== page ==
The Embarkation of the Exiles

At length, however, many circumstances combined to lead the Vaudois to believe that the hand of the Lord was opening the way for their return. Their place of appointed rendezvous was a large forest, in the Pays du Vaud, near the town of Neon, on the northern shore of the Leman. When all was ready, their chief offered up prayer to God in the midst of his devoted followers, and committed the expedition to Him. They embarked between ten and eleven o'clock, August 16th, 1689, and crossed the lake by starlight. When all had arrived on the southern shore of the lake, they numbered between eight and nine hundred. M. Arnaud-a man spoken of in the highest terms for his piety, patriotism, courage, and skill in military tactics-divided the whole into three bodies- advance-guard, rear-guard, and center, according to the system of regular troops, which the Vaudois always pursued. Thus they commenced their march back to their native valleys, supposed by some historians to be one of the most wonderful exploits ever performed by any people. Besides the natural difficulties of the way, such as the height of the mountains, the depth of the snow, the treachery of the glaciers, and the heavy rain, the roads were covered, and the passes guarded by the duke's soldiers, aided by the French; so that every inch of the way was disputed, and they had to fight their way right through to the valleys.

The feelings which sprung up in their hearts, when their native mountains first burst upon their sight, will be more easily imagined than described. Some could, no doubt, individualize the very peaks under whose shadow they had spent their infancy and youth, with a thousand other tender recollections, and for the recovery of which they had exposed themselves these thirty-one days to every danger, hardship, and privation, which could afflict the body or depress the mind.

"But now with that blest landscape in their view
No fears could daunt them, and no foes subdue.
A voice still whispered in their ear-Advance!
So heaven restores you your inheritance!
Beneath your mountains, where the sun goes down
Your sires have bled, and martyrs won their crown
But henceforth, at their hearths, and on their tombs,
Peace shall preside-the olive branch shall bloom
And they who now lay watch to shed their blood
Shall own at last one cause-one brotherhood!"*
{*Dr. Beattie, p. 211.}

The march of the Vaudois from the borders of the Lake of Geneva to their native valleys, not only was signalised by incidents unsurpassed in the history of events, but was crowned with success. As the Lord would have it, a quarrel arose about this time between the king of France and Victor Amadeus, which induced the latter to take this heroic band into favour. "Hitherto," said he, to the scattered remnant of his Piedmontese subjects, "we have been enemies; but from henceforth we must be friends; others are to blame more than myself for the evils you have suffered." This happy turn in their affairs was followed by treaties between the English and the Piedmontese governments, in the reigns of William III. and queen Anne. From that period to the present Great Britain has been empowered, by virtue of these solemn compacts, to interpose for their protection, and their churches ought to have had rest. But again and again, under false pretences, these oppressed people have had to contend against petty injuries and harassing grievances.*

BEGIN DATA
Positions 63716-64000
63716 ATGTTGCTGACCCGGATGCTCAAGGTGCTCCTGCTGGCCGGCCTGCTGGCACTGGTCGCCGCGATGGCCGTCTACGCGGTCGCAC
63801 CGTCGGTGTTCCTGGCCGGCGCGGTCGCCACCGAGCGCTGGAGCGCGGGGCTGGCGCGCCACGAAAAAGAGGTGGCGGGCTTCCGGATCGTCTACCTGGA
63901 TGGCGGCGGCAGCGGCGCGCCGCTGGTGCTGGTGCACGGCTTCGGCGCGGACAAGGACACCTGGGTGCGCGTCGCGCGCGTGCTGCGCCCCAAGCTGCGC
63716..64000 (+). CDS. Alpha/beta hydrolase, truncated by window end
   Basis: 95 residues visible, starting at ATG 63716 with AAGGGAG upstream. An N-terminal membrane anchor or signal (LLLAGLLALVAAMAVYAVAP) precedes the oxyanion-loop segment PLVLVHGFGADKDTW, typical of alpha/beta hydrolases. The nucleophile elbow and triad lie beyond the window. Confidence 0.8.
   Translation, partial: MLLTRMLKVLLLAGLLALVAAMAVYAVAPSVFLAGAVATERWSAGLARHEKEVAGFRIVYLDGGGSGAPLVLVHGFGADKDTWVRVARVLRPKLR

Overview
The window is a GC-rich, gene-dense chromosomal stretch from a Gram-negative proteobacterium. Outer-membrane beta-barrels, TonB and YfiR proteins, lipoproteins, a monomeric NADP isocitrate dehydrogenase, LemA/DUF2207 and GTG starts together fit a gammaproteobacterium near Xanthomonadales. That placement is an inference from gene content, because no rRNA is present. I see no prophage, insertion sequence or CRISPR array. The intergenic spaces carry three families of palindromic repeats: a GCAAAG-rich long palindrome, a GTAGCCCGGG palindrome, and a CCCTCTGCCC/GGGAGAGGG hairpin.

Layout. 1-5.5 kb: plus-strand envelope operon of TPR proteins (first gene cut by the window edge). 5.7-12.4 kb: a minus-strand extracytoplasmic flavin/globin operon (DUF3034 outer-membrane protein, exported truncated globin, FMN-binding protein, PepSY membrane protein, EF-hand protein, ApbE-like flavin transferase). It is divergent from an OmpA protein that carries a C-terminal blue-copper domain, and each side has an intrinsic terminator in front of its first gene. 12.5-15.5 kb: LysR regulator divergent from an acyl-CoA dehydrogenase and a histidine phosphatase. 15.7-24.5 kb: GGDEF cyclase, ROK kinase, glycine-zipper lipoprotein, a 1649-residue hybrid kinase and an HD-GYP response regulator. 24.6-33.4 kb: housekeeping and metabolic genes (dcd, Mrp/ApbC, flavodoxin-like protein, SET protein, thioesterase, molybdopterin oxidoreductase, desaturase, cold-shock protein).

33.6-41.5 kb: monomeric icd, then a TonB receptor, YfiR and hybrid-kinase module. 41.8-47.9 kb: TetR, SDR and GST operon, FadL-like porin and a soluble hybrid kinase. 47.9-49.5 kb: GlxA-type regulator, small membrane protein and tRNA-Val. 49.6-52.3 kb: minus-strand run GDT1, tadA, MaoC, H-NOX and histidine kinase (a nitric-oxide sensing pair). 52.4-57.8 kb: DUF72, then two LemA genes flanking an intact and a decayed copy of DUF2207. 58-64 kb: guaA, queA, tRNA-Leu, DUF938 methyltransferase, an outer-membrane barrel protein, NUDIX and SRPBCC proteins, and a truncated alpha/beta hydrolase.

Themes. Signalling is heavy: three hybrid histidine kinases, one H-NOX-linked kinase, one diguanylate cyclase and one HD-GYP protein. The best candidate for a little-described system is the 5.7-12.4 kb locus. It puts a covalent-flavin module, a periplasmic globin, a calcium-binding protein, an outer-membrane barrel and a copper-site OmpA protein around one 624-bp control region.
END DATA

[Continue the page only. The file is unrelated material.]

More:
{*See a most interesting book entitled, The Glorious Recovery by the Vaudois of their Native Valleys, by Henry Arnaud, their Commander and Pastor, with a Compendious History of that People by Hugh Dyke Acland. The march lasted thirty-one days, and there the reader will find the particulars of each day. Our space forbids even a sketch of these interesting days.}

During the French empire of Napoleon, when the iron crown of Italy was placed upon the head of "the Corsican," the Waldenses enjoyed equal rights and privileges in common with the rest of their countrymen. But, at the restoration of the House of Savoy to the kingdom of Sardinia, they were replaced under their former disabilities. This was the effect of evil counsel, for the restored prince acknowledged, on more occasions than one, "the constant and distinguished proof which the Waldenses had ever given to his predecessors of attachment and fidelity. I know," he added, "that I have faithful subjects in the Waldenses, and that they will never dishonour their character." But evil counsellors prevailed, and the yoke was again placed upon their necks.

The chief difficulty with which the Waldenses have now to contend is poverty, which need excite no surprise. But the Protestants of England have not been inattentive to the condition of their brethren in the valleys of Piedmont. Public collections have on several occasions been made throughout the kingdom; and the Society for the Propagation of the Gospel in Foreign Parts is the trustee of considerable funds raised on their behalf.

Thus the Lord has watched over, preserved, and maintained a witness and a testimony for Himself in these valleys from time immemorial. And still the oil of His grace flows, and the lamp of His truth burns, while the thrones of their oppressors have been cast to the ground, and their dynasties extinguished for ever. Even the gates of Rome have been thrown open, so that we leave the Waldensian church, through the wonderful providence of God, in a wide and open field, for the exercise of their christian zeal and missionary labours.*

{*Encycl. Brit., vol. 11, p. 543. History of Protestantism, vol. 2, p. 511. For details of the creeds, confessions, catechisms, etc. of the Waldenses, see Gilly's First and Second Visits to the Valleys of Piedmont.}